- The Low Income Tax Offset (LITO) will increase from $445 to $700. The increased LITO will be withdrawn at a rate of 5 cents per dollar between taxable incomes of $37,500 and $45,000. The LITO will then be withdrawn at a rate of 1.5 cents per dollar between taxable incomes of $45,000 and $66,667.
- The Low And Middle Income Tax Offset (LMITO) will be retained for the 2020-21 financial year.
Importantly, the already legislated tax cuts will see 95 per cent of taxpayers face a marginal tax rate of no more than 30 cents in the dollar from 1 July 2024.
Additional payments for eligible social security recipients
Two separate $250 payments will be made to eligible Australians in receipt of certain income support payments including the age pension, carer payment and family tax benefits, and also health care cardholders.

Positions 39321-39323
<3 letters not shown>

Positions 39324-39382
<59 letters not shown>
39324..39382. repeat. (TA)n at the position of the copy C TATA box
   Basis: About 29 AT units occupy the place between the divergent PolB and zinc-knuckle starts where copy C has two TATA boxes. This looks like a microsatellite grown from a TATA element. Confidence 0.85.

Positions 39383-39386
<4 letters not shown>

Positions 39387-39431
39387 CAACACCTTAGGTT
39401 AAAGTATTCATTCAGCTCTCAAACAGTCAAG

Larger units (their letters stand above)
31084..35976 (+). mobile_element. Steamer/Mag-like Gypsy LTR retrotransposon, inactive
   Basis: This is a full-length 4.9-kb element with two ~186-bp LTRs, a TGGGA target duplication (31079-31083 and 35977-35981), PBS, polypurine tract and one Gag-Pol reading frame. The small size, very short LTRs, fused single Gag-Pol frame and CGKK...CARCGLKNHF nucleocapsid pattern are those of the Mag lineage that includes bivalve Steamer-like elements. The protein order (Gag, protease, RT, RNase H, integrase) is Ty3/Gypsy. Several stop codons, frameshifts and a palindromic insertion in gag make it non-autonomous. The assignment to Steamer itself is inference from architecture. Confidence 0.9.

An individual may be eligible to receive both $250 payments, however they can only receive one $250 per round even if they qualify per round in multiple ways. The payments will be exempt from taxation and not count as income for Social Security purposes.
Your future, your super
This year’s Federal Budget has made enhancements to the super system to ensure your super is working harder for you. These are summarised below:
- From 1 July 2021, you will keep your super fund when you change jobs, stopping the creation of unintended multiple super accounts and the erosion of your super balance.
- Creation of the YourSuper comparison tool to help you decide which super product best meets your needs.
- By 1 July 2021, MySuper products will be subject to an annual performance test. If a fund is deemed to be underperforming, it will need to inform its members of its underperformance by 1 October 2021.
Importantly, the rumoured changes to super guarantee (SG) arrangements have not eventuated so this means that from 1 July 2021, the rate of SG will start its gradual half percent increase per annum from the current 9.5% up to 12% by 1 July 2025.
Temporary loss carry-back provisions for business with turnover less than $5 billion
To support business cash flow, eligible companies will be able to carry back tax losses from the 2019-20, 2020-21 or 2021-22 income years to offset previously taxed profits in 2018-19 or later income years.